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Published September 17, 1998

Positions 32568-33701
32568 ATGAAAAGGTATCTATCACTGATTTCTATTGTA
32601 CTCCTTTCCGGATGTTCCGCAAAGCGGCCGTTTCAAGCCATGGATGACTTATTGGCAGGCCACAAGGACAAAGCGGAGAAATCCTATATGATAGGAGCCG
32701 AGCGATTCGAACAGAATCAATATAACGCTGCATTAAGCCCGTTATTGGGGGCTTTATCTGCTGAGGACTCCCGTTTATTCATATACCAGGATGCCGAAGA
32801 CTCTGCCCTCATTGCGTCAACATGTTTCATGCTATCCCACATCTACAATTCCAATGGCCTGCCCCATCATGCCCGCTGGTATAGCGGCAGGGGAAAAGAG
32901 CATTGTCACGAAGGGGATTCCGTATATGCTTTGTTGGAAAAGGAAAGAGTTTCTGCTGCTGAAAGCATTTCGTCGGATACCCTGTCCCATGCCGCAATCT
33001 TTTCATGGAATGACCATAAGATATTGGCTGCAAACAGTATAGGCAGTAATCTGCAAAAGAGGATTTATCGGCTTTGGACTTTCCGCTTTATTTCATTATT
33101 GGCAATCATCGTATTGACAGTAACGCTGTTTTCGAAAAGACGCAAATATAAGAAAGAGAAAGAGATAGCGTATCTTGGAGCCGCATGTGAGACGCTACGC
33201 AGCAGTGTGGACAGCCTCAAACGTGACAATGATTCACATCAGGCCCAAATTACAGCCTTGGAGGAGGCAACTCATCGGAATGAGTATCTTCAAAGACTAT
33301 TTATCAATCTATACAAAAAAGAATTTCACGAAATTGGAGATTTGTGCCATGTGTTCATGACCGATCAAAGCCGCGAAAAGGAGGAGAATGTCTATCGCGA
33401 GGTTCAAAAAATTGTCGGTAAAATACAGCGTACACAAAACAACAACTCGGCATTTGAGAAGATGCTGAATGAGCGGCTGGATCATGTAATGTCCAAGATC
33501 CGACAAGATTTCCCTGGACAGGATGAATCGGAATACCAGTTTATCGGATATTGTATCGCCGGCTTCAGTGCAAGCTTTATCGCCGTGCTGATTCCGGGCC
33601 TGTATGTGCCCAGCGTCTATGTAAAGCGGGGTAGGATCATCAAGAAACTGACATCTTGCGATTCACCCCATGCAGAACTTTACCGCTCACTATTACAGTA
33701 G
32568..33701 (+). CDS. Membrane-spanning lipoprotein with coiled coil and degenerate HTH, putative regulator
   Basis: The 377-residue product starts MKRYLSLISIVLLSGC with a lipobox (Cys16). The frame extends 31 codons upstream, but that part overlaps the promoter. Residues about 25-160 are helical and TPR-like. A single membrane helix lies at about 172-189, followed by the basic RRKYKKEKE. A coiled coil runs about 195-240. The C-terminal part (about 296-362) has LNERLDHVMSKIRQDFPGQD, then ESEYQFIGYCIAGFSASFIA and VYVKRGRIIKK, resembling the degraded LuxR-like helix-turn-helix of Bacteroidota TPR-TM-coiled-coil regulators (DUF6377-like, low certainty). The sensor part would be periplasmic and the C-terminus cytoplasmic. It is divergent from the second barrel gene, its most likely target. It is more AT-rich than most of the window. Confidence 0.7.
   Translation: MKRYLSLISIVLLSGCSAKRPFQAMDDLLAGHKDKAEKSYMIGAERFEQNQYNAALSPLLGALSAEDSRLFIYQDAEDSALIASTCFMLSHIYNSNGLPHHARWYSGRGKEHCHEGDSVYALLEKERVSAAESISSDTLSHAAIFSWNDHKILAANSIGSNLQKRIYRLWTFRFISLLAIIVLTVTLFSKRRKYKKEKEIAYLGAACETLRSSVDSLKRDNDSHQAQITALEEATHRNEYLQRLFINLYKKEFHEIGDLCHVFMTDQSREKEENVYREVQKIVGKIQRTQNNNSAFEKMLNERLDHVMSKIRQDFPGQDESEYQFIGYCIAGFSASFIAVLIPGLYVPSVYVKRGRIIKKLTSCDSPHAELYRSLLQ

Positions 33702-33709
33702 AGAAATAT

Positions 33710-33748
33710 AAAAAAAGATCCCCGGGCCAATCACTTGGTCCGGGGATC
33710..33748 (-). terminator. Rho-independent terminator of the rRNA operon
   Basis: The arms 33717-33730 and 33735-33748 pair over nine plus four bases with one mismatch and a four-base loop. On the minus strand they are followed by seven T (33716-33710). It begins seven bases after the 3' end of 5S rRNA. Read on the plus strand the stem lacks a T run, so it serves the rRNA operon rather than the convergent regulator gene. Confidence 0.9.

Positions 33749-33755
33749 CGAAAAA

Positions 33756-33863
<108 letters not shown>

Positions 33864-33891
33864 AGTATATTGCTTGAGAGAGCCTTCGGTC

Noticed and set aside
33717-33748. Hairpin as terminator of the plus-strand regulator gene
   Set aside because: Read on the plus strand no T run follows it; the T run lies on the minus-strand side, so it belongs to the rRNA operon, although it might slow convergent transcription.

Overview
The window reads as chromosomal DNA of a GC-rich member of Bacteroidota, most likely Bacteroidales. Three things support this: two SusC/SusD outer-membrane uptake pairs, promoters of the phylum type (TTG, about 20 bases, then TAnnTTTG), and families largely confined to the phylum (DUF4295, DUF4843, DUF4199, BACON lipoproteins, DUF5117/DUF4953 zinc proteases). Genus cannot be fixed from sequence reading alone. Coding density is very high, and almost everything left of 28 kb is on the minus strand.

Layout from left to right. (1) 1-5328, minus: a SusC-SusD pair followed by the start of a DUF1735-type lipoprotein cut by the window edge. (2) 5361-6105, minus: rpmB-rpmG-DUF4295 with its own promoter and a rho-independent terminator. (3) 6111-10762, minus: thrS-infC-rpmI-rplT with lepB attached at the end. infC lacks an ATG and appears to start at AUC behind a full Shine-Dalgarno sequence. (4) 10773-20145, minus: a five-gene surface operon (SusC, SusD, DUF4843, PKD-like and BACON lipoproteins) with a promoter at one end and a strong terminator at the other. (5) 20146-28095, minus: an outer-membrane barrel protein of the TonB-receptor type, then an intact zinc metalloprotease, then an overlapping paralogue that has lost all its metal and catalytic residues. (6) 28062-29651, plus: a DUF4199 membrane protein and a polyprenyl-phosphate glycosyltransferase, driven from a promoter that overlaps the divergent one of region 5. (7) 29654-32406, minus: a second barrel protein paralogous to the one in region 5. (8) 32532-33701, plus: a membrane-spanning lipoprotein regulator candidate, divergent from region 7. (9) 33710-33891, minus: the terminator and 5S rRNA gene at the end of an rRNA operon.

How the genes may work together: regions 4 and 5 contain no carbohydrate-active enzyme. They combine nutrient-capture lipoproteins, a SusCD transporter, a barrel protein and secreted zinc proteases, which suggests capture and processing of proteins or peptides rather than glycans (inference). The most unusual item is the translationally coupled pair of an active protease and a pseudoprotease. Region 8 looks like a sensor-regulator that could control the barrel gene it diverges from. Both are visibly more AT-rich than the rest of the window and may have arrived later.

Revenues for the PAC-10 Conference have "increased 115.3 percent" since '90, according to Scott Reid of the ORANGE COUNTY REGISTER. Revenues generated from conference bowl and TV contracts, as well as NCAA competitions turned the conference's athletic programs into a "nearly quarter- billion-dollar-a-year-business." The schools generated a combined $239.98M in the '96-97 fiscal year, dividing a $36.68M payout. The '96-97 fiscal year was the most recent year for which records were available. The conference paid half of its schools over $4M each, with USC ($4.82M), Univ. of WA ($4.59M), and UCLA ($4.31) topping the list. Since '90, the PAC-10, a non-profit tax exempt organization, has divided $156.9M among its institutions. During '96-97, the university's CEOs approved a 34% salary increase for PAC-10 Commissioner Thomas C. Hansen, from $198,721 to $266,409. Hansen: "I think people in the conference are very pleased with where we are" (ORANGE COUNTY REGISTER, 9/16). SHORTING ITSELF? In a separate piece, Reid reported that, according to PAC-10 officials, the conference "could be turning their backs on more than $10 million in annual revenue by standing firm against expansion, a conference championship football game and postseason basketball and baseball tournaments." PAC-10 CEOs cite academic reasons for resisting these changes. Steven Sample, USC President & PAC-10 CEO Committee Chair: "Academics are always going to be number No. 1 when we consider an issue." The PAC-10 generates a large part of its revenue from football and basketball TV contracts ($22.18M), bowl games ($13.56M) and NCAA basketball tournament payouts ($3.23M). The SEC and Big 12 divided $58.9M and $56M, respectively, among their schools during the '96-97 fiscal year. A significant part of this revenue comes from football championships and post- season basketball tourneys (ORANGE COUNTY REGISTER, 9/16).